The iconic Hammer Films brand is the subject of a new Enterprise Investment Scheme (EIS) that has been launched by Motion Picture Capital.
The new offering, which will sit alongside Motion Picture Capital's existing range of EIS and Seed EIS schemes, gives investors the opportunity to invest in production companies focused on producing, owning and commercialising film and TV productions.
Motion Picture Capital was founded by Leon Clarance, a chartered accountant who also earned an MBA from the Film Business Academy at Cass Business School. He said the difference between the Motion Picture Capital EIS and SEIS offers compared with other film investment schemes is his company is an independent production house that has the ability to green-light productions.
"With no disrespect to the smaller players, we are offering investors the opportunity to get involved with productions with a global appeal," he said.
Alongside its storied history, Hammer Films recently had a big hit in 2012 with The Woman in Black, starring Daniel Radcliffe. It became the highest-grossing British horror film on record, taking £21.3m at the British box office and more than $130m (£104m) worldwide. "With Hammer there is a huge awareness of the brand and that can translate into better box office performances," Clarance added.
The production companies in which the Hammer Films EIS Fund will look to invest will pursue a strategy of owning, producing and exploiting content that is underpinned by the Hammer ethos, creative and commercial principles and brand recognition, said Clarance.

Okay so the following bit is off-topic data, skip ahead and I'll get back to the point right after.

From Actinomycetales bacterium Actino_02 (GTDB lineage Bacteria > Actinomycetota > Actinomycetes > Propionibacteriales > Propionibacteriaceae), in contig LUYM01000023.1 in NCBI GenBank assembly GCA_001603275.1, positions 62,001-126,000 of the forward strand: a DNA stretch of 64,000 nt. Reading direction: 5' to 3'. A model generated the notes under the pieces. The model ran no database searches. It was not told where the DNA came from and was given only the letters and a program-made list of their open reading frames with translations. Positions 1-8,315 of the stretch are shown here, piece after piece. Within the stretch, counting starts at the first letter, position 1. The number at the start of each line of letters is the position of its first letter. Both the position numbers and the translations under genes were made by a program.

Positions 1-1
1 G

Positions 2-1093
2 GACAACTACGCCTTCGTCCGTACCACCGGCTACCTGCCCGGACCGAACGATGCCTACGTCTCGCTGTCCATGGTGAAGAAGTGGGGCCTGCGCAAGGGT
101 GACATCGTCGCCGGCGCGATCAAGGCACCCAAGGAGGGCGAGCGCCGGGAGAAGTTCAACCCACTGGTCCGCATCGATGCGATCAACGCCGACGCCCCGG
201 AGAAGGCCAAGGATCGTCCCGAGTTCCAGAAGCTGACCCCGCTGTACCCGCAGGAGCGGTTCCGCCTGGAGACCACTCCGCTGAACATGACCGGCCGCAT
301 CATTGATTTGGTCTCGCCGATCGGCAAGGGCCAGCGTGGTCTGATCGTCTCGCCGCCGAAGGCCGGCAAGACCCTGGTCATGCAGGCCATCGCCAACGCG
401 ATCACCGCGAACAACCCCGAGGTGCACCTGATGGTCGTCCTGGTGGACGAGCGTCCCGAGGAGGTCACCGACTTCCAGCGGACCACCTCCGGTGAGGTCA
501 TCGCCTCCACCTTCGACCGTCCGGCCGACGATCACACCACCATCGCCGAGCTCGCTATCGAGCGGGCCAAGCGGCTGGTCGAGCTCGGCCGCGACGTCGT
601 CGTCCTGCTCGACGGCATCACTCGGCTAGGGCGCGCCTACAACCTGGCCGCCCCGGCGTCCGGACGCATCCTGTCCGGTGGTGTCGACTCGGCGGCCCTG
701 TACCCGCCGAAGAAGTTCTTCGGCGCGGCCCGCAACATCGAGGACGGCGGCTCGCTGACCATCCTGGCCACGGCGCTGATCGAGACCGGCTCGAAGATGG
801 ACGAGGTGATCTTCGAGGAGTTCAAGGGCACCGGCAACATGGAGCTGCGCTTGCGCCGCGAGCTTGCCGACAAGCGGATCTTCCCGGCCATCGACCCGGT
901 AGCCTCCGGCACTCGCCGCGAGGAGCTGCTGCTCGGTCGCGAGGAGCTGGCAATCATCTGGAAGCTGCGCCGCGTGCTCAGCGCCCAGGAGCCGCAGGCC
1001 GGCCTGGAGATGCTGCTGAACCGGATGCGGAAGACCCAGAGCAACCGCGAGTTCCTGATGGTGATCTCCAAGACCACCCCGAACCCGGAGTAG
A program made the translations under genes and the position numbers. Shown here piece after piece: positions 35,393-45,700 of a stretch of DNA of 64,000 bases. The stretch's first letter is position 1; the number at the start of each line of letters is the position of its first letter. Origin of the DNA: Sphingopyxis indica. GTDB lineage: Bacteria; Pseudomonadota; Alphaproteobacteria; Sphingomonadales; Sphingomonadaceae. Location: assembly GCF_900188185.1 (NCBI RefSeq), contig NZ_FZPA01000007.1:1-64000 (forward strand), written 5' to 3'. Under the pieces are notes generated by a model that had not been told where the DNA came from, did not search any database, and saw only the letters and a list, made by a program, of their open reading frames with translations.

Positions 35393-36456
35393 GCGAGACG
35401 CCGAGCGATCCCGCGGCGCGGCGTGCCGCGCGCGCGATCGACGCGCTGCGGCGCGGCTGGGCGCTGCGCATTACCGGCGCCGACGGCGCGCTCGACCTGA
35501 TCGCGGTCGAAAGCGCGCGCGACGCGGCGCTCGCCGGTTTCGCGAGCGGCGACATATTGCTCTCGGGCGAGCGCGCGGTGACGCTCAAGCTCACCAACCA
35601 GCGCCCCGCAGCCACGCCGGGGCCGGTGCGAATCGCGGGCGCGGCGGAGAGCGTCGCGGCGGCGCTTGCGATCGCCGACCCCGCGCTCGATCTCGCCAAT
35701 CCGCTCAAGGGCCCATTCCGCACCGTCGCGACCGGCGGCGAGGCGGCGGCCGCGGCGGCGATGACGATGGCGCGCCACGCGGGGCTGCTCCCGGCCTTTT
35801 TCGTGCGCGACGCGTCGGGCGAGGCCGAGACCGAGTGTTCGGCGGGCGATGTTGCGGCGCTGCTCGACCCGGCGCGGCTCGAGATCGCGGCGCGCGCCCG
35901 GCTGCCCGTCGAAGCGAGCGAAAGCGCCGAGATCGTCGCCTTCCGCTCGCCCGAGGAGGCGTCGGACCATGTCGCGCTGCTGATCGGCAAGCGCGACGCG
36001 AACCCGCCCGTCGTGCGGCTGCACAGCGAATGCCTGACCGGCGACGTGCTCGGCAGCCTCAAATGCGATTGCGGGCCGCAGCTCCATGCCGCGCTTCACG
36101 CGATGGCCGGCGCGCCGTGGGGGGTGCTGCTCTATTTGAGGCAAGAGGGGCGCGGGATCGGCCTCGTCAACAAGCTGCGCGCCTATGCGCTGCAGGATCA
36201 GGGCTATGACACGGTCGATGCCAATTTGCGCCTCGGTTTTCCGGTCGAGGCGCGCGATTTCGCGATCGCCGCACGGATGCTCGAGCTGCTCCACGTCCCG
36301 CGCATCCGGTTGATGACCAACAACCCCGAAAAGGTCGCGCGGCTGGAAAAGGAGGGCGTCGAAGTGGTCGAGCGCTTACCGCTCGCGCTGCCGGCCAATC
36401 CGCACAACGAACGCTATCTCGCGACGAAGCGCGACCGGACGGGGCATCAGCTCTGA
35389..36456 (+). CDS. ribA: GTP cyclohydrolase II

"In order for this to work, you have to have a route to market," he continued. "Previous schemes have funded films that, frankly, shouldn't have been made. But Hammer is a route to market that comes with distribution relationships. That is always half of the battle. It sidesteps some of the failings."
Clarance admitted that finding hits was akin to "bottling lightning" but should any of the films or long-form television series - such as Sense 8, which has been produced by Motion Picture Capital and is currently on Netflix - do well there was the opportunity to see "outsized returns".
As with all EISs, however, Clarance stressed investors need to be aware of the risks. "We work with advisers who are willing and able to find investors who are aware of the risks," he added. "We spend a lot of time talking to investors about managing the downside risk."
The EIS will invest in companies that have received advanced assurance from HMRC. The minimum investment in the fund will be £10,000, and the offering is likely to close in early April 2017.
1,044 complaints against advisers in six months
With effect from 3 January 2018
Examine the active share ratio
Down 0.7% to $1.238
Our regular video series continues